Since you’re an independent contractor and have to manage your retirement on your own, you might consider taking an investment approach that goes by the name Dollar Cost Averaging. This term simply means you go into the investment market at the same time each month and buy a small increment of an asset at whatever the price is at that time, with the goal of evening out your average monthly investment cost over time.
From a risk-reduction standpoint, it’s worth considering, because even though your main risk comes from the asset you choose to invest in, you can minimize some risk by evening out the monthly price at which you buy.
An example is buying into a mutual fund at $50 on the first Monday of every month. One month you might pay $16 a share, the next month you might pay $20 a share, and the next month you might pay $24 a share. That averages out to $20 a share over three months. Now contrast that with an investment approach in which you buy into an asset only when you have some extra money. Let’s say you have a good month and you want to put $1,000 into a mutual fund. At the time you make your purchase, the stock price is $30, so your investment is $10 a share pricier than the average you’re paying taking the incremental approach.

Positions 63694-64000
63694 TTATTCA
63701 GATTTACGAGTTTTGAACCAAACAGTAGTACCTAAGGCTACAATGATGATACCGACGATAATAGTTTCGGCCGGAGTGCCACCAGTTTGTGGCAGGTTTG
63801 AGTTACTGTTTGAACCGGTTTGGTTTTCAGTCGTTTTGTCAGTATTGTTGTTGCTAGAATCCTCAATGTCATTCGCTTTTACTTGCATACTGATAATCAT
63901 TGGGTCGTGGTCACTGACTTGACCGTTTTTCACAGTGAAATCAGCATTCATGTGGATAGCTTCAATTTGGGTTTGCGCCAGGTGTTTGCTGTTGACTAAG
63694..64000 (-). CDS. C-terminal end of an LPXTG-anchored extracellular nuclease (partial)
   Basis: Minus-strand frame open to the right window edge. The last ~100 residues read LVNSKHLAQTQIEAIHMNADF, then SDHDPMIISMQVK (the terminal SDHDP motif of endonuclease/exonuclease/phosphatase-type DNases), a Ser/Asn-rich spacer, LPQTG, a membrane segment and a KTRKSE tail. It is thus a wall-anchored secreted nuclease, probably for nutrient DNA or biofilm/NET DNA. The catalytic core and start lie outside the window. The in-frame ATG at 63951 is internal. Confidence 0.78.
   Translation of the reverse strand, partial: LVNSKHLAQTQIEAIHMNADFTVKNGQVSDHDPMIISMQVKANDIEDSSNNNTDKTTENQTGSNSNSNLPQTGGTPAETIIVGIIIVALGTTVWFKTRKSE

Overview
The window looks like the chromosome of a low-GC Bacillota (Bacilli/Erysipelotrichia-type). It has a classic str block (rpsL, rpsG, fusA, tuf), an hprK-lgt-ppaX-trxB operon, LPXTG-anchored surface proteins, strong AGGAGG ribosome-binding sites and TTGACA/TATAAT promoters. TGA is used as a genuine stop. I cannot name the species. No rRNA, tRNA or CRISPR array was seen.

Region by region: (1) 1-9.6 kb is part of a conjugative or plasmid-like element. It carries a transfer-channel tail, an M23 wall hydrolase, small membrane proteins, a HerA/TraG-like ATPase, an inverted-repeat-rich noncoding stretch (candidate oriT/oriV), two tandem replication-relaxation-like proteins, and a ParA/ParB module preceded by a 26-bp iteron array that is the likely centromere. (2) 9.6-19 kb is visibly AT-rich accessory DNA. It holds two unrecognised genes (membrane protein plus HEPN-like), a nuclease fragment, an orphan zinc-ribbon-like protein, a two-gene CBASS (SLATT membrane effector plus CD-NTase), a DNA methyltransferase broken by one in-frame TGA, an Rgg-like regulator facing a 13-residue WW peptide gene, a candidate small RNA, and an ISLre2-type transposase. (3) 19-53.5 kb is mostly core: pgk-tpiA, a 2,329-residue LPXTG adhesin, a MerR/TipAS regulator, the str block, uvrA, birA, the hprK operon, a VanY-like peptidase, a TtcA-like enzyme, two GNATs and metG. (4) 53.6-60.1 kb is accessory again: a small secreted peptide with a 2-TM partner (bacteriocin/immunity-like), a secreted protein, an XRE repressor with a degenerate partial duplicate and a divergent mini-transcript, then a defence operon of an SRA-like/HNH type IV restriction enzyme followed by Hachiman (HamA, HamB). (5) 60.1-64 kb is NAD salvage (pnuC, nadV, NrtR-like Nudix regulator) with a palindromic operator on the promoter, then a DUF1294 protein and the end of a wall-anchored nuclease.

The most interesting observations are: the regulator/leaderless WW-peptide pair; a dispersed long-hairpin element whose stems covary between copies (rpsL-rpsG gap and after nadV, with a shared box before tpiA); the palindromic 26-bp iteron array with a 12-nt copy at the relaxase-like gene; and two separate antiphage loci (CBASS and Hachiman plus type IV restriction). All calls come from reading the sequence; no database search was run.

To be sure, the stock price could be at a low at the time you invest, maybe $15 a share. That makes it a great time to buy, but that’s the result of fortuitous timing, not strategy. If you wait until you have a lump-sum to invest, you leave it to chance the stock price will be favorable.
In any case, dollar cost averaging is a simple concept but it can take a lot of the guesswork out of your retirement planning. Victoria Gillespie of REALTORS® Federal Credit Union, a division of Northwest Federal Credit Union, talks about this investment approach in REALTOR® Magazine’s latest Your Money Matters financial planning video.